If you are going to create a news release and seek publicity for your award, then here my suggestions on the essential facts you need to include in your copy:
1. headline – Author wins prize/award
2. one sentence killer – knock their socks off description of what the book is about
3. unusual or interesting facts about the situation/the book/the author/the topic/the issues
4. the specifics of the award – what, where when, or how much and why is this award so important and prestigious
5. three to four paragraphs about the book, who it features, what’s amazing about it, why people will like it
6. basic book facts and marketing information so people can find it and buy it
7. author bio and information
8. book cover photo and author photo
9. contact information
10. offer for review copy and interviews if you want to offer these items.
Finally, once you have the news release written, it needs to be distributed to the right media. Proper targeting will maximize your chances of getting the right type of coverage in front of the people you can interest and help the most. So a children’s book needs to go to children’s media and editors, and a travel book needs to go to travel book media and editors and so forth.
You’ve worked hard to get this award. So congratulations. I hope this helps you take a few more steps in a positive direction so you can make the most of it.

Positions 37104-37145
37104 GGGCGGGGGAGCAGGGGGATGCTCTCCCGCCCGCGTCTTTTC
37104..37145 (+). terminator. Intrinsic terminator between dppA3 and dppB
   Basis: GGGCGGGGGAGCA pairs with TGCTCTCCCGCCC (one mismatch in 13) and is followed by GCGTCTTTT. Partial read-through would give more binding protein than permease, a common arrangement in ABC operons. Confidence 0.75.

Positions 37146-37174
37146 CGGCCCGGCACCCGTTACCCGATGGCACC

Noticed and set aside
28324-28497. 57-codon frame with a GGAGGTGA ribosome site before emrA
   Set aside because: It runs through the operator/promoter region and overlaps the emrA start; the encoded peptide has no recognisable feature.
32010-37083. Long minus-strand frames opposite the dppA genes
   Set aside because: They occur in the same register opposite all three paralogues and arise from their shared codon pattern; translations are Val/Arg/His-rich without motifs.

If you get an award and want my help finalizing your news release and creating the right custom media list and getting the word out, just call me or send me an email with the facts and the book cover jpeg.
January 19th, 2012 by Paul Krupin
Promoting and Marketing on Facebook
> Trying to promote books on Facebook is as pointless as trying to buy
> groceries in a church. It’s just not there. Been there, done that. Don’t
> waste your time. You can’t put “likes” in the bank.
OMG, failure certainly speaks louder than success.
Promoting as in marketing books with the immediate goal of selling books on Facebook is not how it works. This is not a direct marketing method of communication.
That’s simply not the right way to approach the use of these instant publishing technologies.
Think about what results in people taking action and sharing on Facebook.
They read and/or see something short, sweet, and incredibly thought provoking. They may comment on it if it’s worthy of comment. And they may share it if it’s value packed and worthy of sharing with others.
It’s a filtration process. The cream rises to the top.
Notice that only the really good noteworthy and excellent ideas and knowledge are passed on from person to person.
If you are going to intentionally and strategically use these technologies, you simply have to focus on creating messages that are worth sharing.
The Bottom Line: Quality and excellence is what triggers action.
I harp on this all the time. If you learn how to turn people on first, THEN you get to leverage the technologies to repeat the message and trigger the actions you want to happen.